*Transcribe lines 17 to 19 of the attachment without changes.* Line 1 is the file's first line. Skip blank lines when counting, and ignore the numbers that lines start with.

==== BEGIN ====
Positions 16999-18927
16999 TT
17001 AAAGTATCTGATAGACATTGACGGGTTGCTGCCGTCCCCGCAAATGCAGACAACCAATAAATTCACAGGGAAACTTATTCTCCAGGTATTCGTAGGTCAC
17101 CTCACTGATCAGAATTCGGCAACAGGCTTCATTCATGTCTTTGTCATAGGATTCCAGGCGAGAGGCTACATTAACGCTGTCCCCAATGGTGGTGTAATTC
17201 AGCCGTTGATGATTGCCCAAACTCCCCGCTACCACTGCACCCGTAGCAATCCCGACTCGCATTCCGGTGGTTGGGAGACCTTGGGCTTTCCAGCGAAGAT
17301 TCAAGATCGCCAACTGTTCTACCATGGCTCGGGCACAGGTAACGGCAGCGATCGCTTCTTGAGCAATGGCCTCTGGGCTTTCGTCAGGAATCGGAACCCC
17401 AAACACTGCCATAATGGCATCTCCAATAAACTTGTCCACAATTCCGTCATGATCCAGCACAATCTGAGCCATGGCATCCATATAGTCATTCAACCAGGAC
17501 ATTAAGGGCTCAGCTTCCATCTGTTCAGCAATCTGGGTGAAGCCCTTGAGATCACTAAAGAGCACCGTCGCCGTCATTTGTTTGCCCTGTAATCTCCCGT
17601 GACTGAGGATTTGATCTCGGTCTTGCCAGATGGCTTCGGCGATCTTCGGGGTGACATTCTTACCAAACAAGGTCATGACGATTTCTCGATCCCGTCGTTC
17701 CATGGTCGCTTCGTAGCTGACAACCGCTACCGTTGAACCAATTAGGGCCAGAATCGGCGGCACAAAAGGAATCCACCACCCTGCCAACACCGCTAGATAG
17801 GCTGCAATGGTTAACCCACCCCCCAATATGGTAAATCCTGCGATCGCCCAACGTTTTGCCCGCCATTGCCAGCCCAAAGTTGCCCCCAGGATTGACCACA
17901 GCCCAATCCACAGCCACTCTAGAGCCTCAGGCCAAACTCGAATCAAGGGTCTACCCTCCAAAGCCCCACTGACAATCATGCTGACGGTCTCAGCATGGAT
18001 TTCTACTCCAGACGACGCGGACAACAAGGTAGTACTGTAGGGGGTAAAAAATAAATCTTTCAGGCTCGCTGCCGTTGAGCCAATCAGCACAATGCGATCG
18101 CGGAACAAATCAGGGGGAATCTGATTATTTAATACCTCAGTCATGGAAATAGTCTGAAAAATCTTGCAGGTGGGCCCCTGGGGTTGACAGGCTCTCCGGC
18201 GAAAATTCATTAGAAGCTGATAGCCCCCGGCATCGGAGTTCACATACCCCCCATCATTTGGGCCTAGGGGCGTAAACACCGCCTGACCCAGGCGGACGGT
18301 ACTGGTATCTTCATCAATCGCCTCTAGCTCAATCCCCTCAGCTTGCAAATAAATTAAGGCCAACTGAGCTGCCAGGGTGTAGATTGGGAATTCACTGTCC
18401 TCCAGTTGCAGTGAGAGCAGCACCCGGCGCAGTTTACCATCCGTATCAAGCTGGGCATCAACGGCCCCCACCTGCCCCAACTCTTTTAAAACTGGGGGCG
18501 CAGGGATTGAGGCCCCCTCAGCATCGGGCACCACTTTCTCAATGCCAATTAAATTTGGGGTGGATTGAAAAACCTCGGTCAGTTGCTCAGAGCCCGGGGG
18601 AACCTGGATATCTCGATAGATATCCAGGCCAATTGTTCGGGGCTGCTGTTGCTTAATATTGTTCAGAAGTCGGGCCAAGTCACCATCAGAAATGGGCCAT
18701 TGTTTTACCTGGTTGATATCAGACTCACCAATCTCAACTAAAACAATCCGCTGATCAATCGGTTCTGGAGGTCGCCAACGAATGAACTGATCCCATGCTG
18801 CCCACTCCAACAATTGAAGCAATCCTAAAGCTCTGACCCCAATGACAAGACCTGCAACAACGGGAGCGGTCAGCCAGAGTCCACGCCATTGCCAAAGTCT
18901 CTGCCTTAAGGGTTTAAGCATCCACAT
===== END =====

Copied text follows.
18401 TCCAGTTGCAGTGAGAGCAGCACCCGGCGCAGTTTACCATCCGTATCAAGCTGGGCATCAACGGCCCCCACCTGCCCCAACTCTTTTAAAACTGGGGGCG
18501 CAGGGATTGAGGCCCCCTCAGCATCGGGCACCACTTTCTCAATGCCAATTAAATTTGGGGTGGATTGAAAAACCTCGGTCAGTTGCTCAGAGCCCGGGGG
18601 AACCTGGATATCTCGATAGATATCCAGGCCAATTGTTCGGGGCTGCTGTTGCTTAATATTGTTCAGAAGTCGGGCCAAGTCACCATCAGAAATGGGCCAT